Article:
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North Carolina Travel Guide
The Outer Banks 

North Carolina's Northern Beaches

NC Outer Banks Funny how hard it is to get to the beach from Carrboro. I'm the kind of person who can just throw a change of clothes into a bag, jump in my car and make the four-and-a-half hour drive to the Outer Banks. Well I was that kind of guy once. Now it's a bit more complicated, with a wife and daughter. The trip has to be planned in advance. The weather has to cooperate with our plans, and we all have to be in agreement about plans - which is the difficult part, since my wife is happy to pot around in her garden and my daughter would rather terrorize the neighborhood with her little friends than "have fun" at the beach with her parents. But every so often the planets are in the correct alignment and we do make a trip to the beach. Usually we go to Wilmington, because not only is it closer but it's more than a beach trip, since it's also a pretty hip city - so nights are not spent fighting over the channel-changer while the surf beats the sand outside. There's more to do.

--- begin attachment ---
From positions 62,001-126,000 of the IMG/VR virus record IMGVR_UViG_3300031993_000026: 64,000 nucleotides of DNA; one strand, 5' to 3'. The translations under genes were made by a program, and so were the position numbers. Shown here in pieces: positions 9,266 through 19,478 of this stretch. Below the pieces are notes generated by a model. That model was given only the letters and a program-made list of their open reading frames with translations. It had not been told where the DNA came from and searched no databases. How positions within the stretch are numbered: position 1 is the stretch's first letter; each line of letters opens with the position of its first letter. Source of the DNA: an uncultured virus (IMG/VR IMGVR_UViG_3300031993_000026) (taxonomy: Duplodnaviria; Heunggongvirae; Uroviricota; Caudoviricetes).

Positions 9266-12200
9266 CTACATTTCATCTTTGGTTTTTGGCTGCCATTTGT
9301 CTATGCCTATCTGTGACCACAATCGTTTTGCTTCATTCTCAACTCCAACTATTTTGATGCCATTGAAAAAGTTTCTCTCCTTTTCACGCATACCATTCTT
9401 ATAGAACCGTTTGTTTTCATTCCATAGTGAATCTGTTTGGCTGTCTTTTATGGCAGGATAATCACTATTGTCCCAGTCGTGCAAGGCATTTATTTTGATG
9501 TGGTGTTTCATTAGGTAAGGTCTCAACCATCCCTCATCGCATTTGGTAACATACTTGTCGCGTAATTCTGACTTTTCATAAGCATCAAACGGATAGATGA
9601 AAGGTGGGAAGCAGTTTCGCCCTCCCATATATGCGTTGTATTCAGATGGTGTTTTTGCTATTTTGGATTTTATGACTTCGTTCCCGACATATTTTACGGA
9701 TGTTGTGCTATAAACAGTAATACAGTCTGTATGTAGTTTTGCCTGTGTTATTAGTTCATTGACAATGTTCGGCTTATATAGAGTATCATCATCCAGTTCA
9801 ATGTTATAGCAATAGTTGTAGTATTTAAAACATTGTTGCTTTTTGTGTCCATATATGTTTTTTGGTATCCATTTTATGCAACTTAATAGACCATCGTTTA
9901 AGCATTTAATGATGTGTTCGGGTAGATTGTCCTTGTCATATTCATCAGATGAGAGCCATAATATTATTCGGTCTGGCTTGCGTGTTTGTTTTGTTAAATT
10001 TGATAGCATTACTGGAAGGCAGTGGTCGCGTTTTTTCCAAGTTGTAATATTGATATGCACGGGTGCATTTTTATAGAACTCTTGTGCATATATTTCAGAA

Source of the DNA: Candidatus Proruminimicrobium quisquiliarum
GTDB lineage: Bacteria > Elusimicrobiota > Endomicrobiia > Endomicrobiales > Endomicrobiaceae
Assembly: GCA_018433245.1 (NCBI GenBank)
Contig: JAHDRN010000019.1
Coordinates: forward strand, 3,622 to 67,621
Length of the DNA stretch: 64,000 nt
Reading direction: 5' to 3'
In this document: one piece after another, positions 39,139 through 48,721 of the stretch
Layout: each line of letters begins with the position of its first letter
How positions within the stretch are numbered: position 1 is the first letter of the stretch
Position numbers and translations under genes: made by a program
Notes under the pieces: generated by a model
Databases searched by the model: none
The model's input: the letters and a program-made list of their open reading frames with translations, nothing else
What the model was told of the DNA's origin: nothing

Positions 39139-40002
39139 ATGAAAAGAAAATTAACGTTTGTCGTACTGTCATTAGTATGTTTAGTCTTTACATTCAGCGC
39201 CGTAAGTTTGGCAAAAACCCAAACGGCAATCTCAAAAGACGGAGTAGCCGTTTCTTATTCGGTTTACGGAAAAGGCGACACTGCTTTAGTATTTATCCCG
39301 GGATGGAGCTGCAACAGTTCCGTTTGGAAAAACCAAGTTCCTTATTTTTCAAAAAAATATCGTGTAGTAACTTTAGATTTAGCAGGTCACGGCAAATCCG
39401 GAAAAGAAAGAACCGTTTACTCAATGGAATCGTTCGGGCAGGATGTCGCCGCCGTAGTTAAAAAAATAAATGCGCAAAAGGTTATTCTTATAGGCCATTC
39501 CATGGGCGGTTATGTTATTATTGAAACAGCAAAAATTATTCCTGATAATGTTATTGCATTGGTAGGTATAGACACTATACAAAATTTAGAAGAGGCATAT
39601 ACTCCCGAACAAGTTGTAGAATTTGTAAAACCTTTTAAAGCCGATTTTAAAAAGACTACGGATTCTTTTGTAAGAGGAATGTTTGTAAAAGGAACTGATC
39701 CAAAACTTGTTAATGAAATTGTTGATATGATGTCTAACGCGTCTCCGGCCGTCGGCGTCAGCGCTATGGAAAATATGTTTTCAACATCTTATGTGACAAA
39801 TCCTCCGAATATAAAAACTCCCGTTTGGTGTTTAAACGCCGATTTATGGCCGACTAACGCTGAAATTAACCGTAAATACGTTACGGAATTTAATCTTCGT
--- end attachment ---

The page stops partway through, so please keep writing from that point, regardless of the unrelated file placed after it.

Cape Hatteras Lighthouse But we have visited the Outer Banks since I left bachelor life behind. And it's exciting to wake up early in the morning ready to make the drive and then sit on the front steps for two hours waiting for the rest of my family to get ready, even though they've done all their packing the night before. By the time they get in the car, everyone's in a bad mood, and it'll take a miracle to survive the trip.

But I have one. I put my battered copy of King Mackerel and the Blues are Running into my cassette player, and in moments Bland Simpson, Jim Wann and Don Dixon have us in the mood and ready to face whatever obstacles are in our way between Carrboro and the Atlantic.(Click to Play. It will get you in the mood.)